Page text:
“Being religious means asking passionately the question of the meaning of our existence and being willing to receive answers, even if the answers hurt.” — Paul Tillich

http://katolikken.wordpress.com/
English texts: http://katolikken.wordpress.com/tag/english-texts-2/

https://twitter.com/kkringlebotten

http://www.facebook.com/kjetilkringlebotten


Top
 Profile  
 
 Post subject: Re: Is hell the natural fate of man?
PostPosted: Fri Feb 14, 2020 5:51 am 
Offline
**********
**********

Joined: Sun Jul 29, 2018 7:53 pm
Posts: 812
Religion: Looking for answers
Dominic wrote:
Denise Dee wrote:
I can agree with you when you say “those willing to help” should help “those needing help”.

I cannot agree with the original wording that “we should also tell them to stop sinning”.


Why?

Because one sinner telling another sinner to "stop sinning" doesn't work and isn't helpful.

The sinner who tells another sinner to stop sinning puts herself in a 'holier-than-thou' position, and nobody wants to listen to 'holier-than-thou' people.


Top
 Profile  
 
 Post subject: Re: Is hell the natural fate of man?
PostPosted: Fri Feb 14, 2020 6:45 am 
Offline
Handmaids of the Lord
Handmaids of the Lord
User avatar

Joined: Tue Nov 08, 2005 11:47 am
Posts: 8377
Religion: Catholic
Church Affiliations: Third Order Lay Carmelite
Denise Dee wrote:
Dominic wrote:
Denise Dee wrote:
I can agree with you when you say “those willing to help” should help “those needing help”.

I cannot agree with the original wording that “we should also tell them to stop sinning”.


Why?

Because one sinner telling another sinner to "stop sinning" doesn't work and isn't helpful.

The sinner who tells another sinner to stop sinning puts herself in a 'holier-than-thou' position, and nobody wants to listen to 'holier-than-thou' people.


Denise, one of the seven spiritual works of mercy is to "admonish the sinner". Of course that doesn't mean it should be done with harshness. Correction needs to be given in loving concern for the person's salvation, and after having prayed for the grace to do so kindly. Sometimes the person is irritated, and sometimes the person accepts it. We can continue to pray for them. We can plant seeds.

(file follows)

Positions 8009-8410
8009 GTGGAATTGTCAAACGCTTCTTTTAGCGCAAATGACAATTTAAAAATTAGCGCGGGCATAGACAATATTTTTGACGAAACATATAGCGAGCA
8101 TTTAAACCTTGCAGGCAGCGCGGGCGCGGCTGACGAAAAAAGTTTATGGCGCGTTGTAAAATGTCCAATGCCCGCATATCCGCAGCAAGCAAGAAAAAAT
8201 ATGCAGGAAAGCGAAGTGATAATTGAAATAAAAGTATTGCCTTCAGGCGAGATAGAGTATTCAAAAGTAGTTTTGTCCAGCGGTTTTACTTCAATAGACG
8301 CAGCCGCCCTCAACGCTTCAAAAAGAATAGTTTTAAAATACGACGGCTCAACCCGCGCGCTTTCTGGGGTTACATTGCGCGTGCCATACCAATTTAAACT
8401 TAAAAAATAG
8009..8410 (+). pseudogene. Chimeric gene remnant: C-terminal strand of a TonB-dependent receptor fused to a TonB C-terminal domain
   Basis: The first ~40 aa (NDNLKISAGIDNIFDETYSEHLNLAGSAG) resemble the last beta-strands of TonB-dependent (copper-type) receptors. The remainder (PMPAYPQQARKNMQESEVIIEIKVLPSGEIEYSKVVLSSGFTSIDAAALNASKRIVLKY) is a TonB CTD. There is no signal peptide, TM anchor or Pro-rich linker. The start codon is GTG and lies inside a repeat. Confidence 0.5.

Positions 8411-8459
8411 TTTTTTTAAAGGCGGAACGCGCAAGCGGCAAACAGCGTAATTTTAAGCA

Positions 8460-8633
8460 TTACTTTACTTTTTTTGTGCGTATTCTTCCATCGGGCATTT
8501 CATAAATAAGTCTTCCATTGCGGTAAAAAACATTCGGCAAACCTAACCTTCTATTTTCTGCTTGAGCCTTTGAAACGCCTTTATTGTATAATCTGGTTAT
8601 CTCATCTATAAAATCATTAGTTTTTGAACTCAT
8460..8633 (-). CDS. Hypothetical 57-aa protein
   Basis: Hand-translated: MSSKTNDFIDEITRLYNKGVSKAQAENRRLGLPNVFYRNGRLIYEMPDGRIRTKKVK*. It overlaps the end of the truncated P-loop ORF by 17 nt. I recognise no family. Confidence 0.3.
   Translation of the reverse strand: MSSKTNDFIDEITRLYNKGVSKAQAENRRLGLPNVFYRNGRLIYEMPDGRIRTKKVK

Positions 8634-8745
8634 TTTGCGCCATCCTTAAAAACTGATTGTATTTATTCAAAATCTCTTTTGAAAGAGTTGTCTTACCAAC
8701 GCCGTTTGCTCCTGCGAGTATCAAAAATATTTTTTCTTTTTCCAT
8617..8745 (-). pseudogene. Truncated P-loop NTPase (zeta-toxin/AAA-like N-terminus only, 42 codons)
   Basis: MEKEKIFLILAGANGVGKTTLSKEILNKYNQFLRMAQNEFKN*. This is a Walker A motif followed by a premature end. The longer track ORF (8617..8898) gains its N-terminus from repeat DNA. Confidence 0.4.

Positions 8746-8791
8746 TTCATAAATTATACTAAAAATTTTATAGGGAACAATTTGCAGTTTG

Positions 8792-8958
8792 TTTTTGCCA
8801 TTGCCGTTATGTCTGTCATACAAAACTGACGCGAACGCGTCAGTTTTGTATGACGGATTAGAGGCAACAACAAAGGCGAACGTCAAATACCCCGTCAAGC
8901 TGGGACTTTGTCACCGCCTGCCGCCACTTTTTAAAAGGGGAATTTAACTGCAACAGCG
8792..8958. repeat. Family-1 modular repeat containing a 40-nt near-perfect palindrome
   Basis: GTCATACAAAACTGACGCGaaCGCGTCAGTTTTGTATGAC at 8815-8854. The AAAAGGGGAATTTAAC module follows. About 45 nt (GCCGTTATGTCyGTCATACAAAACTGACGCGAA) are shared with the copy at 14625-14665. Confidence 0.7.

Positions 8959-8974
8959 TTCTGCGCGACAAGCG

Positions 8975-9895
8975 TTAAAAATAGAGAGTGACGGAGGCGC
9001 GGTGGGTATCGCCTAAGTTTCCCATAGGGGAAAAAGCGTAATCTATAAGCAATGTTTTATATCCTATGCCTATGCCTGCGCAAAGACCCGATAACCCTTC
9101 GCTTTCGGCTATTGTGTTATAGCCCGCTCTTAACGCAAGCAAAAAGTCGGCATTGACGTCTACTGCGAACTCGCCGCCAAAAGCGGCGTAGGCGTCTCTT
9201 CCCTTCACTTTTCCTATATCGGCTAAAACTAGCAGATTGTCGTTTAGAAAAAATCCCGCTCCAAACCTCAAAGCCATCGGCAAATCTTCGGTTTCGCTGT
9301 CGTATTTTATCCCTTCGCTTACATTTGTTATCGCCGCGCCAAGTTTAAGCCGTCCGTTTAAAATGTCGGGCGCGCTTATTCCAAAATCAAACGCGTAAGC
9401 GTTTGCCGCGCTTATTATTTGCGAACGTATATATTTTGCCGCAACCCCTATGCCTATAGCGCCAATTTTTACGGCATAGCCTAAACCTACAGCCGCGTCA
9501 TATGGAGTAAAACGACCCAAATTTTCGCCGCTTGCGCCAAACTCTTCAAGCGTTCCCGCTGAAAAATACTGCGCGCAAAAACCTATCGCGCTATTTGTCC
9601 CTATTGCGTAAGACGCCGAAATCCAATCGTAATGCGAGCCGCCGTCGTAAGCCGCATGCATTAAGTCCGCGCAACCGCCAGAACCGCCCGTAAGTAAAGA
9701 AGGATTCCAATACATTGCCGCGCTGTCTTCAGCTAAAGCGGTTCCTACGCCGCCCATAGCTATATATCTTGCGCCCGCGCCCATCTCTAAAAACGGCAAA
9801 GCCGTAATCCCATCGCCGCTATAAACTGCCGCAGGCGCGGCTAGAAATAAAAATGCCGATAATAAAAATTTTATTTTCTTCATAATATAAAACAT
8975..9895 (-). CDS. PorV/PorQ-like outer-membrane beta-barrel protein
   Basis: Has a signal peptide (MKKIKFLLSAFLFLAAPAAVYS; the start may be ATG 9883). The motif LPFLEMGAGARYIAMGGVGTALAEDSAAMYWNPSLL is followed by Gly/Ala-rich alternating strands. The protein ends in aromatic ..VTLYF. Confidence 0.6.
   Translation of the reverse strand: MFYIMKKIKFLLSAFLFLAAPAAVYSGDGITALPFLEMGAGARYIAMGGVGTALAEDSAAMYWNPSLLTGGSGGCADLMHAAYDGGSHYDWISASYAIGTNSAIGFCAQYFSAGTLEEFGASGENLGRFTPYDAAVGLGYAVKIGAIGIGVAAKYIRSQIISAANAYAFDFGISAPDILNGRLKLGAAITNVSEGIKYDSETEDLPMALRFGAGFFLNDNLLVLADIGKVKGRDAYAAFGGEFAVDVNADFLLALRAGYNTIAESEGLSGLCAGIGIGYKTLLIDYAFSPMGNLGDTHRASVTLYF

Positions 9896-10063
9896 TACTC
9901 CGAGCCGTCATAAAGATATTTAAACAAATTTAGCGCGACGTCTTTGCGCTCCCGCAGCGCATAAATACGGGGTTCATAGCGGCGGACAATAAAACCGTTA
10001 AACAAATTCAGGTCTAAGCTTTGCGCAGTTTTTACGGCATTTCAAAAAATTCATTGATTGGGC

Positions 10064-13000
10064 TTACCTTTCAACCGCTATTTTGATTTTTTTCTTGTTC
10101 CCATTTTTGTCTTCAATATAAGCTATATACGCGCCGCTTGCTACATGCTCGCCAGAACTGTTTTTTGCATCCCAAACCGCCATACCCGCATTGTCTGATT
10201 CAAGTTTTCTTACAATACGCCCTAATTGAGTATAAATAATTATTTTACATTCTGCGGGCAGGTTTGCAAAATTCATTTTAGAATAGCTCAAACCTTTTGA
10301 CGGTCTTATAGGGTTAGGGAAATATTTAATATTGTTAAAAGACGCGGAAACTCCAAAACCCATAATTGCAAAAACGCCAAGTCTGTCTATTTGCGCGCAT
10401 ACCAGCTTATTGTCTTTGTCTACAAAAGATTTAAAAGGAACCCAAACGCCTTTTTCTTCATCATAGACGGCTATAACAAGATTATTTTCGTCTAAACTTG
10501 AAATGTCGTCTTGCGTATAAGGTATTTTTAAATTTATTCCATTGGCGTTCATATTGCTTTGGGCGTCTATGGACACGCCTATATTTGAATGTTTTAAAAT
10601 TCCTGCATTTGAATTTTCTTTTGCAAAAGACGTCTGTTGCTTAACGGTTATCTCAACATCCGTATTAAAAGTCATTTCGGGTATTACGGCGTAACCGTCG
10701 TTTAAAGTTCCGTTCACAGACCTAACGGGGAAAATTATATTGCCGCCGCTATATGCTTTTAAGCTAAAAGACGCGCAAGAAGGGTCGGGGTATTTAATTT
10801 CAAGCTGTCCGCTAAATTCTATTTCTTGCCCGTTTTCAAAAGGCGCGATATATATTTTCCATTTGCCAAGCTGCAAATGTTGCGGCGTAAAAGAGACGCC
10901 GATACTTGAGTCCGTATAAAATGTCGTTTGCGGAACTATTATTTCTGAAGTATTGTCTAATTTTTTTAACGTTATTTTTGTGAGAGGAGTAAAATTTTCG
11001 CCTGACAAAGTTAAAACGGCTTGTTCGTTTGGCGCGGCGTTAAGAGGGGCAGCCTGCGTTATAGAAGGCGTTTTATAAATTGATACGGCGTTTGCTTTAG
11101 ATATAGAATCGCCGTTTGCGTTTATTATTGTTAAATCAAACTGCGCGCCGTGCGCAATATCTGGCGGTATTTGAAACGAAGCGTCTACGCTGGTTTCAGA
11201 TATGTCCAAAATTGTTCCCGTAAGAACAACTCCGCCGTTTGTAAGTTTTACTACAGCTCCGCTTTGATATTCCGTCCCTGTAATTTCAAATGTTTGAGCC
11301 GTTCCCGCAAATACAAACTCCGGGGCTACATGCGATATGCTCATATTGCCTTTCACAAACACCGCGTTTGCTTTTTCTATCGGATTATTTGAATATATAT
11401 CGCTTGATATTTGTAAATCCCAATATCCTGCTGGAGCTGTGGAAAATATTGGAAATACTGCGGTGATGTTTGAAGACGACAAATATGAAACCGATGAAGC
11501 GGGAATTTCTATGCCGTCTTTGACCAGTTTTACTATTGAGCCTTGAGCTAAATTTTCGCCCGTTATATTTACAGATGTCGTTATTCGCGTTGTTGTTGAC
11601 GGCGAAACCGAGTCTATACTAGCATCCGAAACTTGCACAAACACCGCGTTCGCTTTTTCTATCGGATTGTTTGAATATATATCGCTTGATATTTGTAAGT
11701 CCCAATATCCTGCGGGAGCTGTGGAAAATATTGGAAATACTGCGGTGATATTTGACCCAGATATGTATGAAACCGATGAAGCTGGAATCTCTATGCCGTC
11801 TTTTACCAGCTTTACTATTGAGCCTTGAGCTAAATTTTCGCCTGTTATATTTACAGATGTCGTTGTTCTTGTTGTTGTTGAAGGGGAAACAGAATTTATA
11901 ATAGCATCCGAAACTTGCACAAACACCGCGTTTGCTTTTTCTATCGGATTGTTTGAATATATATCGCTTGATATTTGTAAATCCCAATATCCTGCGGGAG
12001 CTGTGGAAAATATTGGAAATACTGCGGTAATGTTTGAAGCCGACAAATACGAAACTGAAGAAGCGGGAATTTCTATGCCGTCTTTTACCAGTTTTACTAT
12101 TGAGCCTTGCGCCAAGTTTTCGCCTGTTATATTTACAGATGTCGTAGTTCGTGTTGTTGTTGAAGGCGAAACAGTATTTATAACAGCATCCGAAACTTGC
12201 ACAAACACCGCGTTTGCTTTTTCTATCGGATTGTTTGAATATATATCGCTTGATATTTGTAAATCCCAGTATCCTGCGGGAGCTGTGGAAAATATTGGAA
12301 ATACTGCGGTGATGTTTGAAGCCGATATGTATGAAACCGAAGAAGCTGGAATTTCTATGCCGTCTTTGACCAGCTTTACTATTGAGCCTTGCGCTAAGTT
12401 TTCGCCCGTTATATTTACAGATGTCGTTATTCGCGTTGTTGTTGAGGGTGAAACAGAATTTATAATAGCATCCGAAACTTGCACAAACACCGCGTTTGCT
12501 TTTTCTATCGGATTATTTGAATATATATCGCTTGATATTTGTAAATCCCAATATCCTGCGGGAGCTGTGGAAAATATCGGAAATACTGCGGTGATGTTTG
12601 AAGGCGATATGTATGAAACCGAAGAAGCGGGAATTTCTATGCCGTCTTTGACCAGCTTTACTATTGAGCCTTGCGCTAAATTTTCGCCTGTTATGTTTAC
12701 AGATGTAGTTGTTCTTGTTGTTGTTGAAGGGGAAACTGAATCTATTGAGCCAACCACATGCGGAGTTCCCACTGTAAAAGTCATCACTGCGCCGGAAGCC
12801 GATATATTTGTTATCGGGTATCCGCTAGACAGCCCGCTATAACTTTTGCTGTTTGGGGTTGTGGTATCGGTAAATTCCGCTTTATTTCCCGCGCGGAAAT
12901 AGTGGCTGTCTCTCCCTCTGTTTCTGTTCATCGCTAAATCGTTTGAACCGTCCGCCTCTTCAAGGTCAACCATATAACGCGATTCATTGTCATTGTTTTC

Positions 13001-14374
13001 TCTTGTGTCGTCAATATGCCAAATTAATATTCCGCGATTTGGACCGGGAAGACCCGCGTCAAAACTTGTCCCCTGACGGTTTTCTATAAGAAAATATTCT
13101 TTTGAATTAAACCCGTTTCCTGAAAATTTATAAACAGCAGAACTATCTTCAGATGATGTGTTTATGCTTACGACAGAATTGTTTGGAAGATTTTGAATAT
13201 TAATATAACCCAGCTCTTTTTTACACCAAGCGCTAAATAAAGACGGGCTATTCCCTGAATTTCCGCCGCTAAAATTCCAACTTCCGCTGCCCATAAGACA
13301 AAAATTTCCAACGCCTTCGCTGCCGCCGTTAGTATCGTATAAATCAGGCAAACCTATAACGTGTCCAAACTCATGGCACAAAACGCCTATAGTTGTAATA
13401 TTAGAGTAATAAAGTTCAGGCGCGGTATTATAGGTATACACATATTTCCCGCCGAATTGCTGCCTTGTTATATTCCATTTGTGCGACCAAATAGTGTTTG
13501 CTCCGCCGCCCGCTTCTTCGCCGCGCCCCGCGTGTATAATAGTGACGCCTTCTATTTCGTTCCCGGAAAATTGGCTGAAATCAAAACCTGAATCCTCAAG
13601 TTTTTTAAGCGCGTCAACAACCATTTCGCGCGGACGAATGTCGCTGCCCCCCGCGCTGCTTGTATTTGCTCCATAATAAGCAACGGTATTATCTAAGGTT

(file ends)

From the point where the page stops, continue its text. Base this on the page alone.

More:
Top
 Profile  
 
 Post subject: Re: Is hell the natural fate of man?
PostPosted: Fri Feb 14, 2020 7:36 am 
Offline
**********
**********

Joined: Sun Jul 29, 2018 7:53 pm
Posts: 812
Religion: Looking for answers
Dorothy B. wrote:
Denise Dee wrote:
Dominic wrote:
Denise Dee wrote:
I can agree with you when you say “those willing to help” should help “those needing help”.

I cannot agree with the original wording that “we should also tell them to stop sinning”.


Why?

Because one sinner telling another sinner to "stop sinning" doesn't work and isn't helpful.

The sinner who tells another sinner to stop sinning puts herself in a 'holier-than-thou' position, and nobody wants to listen to 'holier-than-thou' people.


Denise, one of the seven spiritual works of mercy is to "admonish the sinner". Of course that doesn't mean it should be done with harshness. Correction needs to be given in loving concern for the person's salvation, and after having prayed for the grace to do so kindly. Sometimes the person is irritated, and sometimes the person accepts it. We can continue to pray for them. We can plant seeds.

Which is why I said:
Denise Dee wrote:
I can agree with you when you say “those willing to help” should help “those needing help”.

I cannot agree with the original wording that “we should also tell them to stop sinning”.


When you say that one of the seven spiritual works of mercy is to "admonish the sinner", we must never forget that we are all sinners.


Top
 Profile  
 
 Post subject: Re: Is hell the natural fate of man?
PostPosted: Fri Feb 14, 2020 7:55 am 
Offline
Handmaids of the Lord
Handmaids of the Lord
User avatar

Joined: Tue Nov 08, 2005 11:47 am
Posts: 8377
Religion: Catholic